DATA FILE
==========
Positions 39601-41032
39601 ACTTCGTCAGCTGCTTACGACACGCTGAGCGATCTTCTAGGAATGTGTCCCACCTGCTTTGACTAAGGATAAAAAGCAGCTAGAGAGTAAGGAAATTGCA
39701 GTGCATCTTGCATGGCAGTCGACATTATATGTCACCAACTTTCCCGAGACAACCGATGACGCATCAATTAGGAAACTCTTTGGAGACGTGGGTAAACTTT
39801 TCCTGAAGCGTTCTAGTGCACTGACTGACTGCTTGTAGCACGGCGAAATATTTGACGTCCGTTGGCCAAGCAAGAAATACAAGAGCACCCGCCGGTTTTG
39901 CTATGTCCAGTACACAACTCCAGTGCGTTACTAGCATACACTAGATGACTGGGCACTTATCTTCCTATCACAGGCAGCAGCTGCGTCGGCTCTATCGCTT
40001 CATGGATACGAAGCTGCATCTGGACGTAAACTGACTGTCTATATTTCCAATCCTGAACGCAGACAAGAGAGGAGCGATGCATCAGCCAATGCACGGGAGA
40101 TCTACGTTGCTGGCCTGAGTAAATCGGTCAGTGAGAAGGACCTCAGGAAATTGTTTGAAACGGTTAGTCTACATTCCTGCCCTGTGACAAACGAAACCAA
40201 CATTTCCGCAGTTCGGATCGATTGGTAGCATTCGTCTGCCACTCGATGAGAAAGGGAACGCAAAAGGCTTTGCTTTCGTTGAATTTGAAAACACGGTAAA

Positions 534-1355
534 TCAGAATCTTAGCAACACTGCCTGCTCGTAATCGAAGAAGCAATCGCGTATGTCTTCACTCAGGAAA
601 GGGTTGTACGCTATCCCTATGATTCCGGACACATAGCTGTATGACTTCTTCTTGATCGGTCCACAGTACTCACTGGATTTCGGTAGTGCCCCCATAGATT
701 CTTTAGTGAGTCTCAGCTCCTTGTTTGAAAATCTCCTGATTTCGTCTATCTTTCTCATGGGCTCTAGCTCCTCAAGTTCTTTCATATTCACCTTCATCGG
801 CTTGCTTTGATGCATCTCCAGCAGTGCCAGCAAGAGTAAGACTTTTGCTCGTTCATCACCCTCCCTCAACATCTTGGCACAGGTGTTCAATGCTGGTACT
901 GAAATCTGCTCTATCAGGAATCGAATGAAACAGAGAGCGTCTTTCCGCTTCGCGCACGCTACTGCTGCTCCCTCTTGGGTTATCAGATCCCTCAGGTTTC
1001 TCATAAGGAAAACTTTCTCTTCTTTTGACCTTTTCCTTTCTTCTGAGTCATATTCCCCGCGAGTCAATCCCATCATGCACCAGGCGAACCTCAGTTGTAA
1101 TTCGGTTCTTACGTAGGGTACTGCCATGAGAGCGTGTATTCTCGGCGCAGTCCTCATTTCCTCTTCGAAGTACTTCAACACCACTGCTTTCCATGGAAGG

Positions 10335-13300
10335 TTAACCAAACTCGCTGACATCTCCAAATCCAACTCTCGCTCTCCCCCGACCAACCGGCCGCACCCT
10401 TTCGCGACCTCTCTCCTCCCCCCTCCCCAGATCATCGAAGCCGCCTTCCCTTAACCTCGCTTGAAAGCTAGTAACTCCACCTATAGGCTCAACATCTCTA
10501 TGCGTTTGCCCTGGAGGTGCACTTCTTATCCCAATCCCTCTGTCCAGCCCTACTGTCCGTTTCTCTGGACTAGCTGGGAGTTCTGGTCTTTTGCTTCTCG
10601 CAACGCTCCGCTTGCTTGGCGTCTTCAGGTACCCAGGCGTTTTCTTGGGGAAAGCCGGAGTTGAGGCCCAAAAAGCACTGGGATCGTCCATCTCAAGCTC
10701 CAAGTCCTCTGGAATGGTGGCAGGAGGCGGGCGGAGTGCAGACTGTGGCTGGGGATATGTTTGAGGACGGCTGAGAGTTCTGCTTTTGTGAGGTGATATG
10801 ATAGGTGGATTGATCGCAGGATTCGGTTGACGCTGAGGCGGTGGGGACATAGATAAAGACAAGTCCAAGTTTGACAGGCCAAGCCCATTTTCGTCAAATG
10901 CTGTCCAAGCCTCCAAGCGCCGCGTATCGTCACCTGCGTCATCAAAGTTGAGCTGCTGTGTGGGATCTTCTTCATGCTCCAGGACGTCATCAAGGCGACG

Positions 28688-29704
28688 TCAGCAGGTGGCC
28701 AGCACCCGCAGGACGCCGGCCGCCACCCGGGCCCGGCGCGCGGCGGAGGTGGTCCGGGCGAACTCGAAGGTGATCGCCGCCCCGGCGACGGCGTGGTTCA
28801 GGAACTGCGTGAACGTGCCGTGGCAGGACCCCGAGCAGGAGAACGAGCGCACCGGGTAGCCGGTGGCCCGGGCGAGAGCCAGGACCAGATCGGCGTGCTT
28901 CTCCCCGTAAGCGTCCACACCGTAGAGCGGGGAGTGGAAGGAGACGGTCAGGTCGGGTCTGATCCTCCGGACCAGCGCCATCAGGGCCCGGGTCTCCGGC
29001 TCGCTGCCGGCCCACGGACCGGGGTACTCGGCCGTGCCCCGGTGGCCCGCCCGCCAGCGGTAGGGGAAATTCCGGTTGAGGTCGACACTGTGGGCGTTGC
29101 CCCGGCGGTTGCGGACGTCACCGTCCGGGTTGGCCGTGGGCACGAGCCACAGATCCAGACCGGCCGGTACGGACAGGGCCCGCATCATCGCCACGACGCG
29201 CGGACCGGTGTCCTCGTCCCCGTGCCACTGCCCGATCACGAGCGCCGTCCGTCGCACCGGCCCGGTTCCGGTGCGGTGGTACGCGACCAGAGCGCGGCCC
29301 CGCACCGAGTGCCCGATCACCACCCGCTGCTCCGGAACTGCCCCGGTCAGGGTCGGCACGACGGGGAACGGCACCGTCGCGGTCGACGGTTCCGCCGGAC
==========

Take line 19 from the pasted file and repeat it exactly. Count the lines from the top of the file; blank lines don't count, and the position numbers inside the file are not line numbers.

10401 TTCGCGACCTCTCTCCTCCCCCCTCCCCAGATCATCGAAGCCGCCTTCCCTTAACCTCGCTTGAAAGCTAGTAACTCCACCTATAGGCTCAACATCTCTA